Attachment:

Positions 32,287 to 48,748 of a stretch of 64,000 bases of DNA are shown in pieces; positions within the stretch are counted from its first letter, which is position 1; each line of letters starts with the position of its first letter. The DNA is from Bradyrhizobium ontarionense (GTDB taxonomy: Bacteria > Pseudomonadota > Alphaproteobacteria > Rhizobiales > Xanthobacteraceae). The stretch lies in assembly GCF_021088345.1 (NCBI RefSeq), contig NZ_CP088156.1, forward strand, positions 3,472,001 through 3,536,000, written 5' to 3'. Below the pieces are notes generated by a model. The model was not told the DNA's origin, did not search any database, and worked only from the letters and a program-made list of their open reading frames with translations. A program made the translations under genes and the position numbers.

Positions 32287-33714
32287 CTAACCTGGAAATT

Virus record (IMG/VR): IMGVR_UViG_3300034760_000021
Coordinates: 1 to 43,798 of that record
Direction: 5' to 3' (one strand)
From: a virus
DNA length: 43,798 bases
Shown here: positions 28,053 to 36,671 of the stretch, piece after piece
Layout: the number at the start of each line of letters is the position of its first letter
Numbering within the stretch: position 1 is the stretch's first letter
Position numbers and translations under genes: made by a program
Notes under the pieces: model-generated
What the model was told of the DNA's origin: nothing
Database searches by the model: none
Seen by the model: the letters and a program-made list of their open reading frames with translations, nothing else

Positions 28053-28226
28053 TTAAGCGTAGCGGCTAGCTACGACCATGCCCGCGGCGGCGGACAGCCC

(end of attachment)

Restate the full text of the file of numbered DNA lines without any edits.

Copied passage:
Positions 32,287 to 48,748 of a stretch of 64,000 bases of DNA are shown in pieces; positions within the stretch are counted from its first letter, which is position 1; each line of letters starts with the position of its first letter. The DNA is from Bradyrhizobium ontarionense (GTDB taxonomy: Bacteria > Pseudomonadota > Alphaproteobacteria > Rhizobiales > Xanthobacteraceae). The stretch lies in assembly GCF_021088345.1 (NCBI RefSeq), contig NZ_CP088156.1, forward strand, positions 3,472,001 through 3,536,000, written 5' to 3'. Below the pieces are notes generated by a model. The model was not told the DNA's origin, did not search any database, and worked only from the letters and a program-made list of their open reading frames with translations. A program made the translations under genes and the position numbers.

Positions 32287-33714
32287 CTAACCTGGAAATT

Virus record (IMG/VR): IMGVR_UViG_3300034760_000021
Coordinates: 1 to 43,798 of that record
Direction: 5' to 3' (one strand)
From: a virus
DNA length: 43,798 bases
Shown here: positions 28,053 to 36,671 of the stretch, piece after piece
Layout: the number at the start of each line of letters is the position of its first letter
Numbering within the stretch: position 1 is the stretch's first letter
Position numbers and translations under genes: made by a program
Notes under the pieces: model-generated
What the model was told of the DNA's origin: nothing
Database searches by the model: none
Seen by the model: the letters and a program-made list of their open reading frames with translations, nothing else

Positions 28053-28226
28053 TTAAGCGTAGCGGCTAGCTACGACCATGCCCGCGGCGGCGGACAGCCC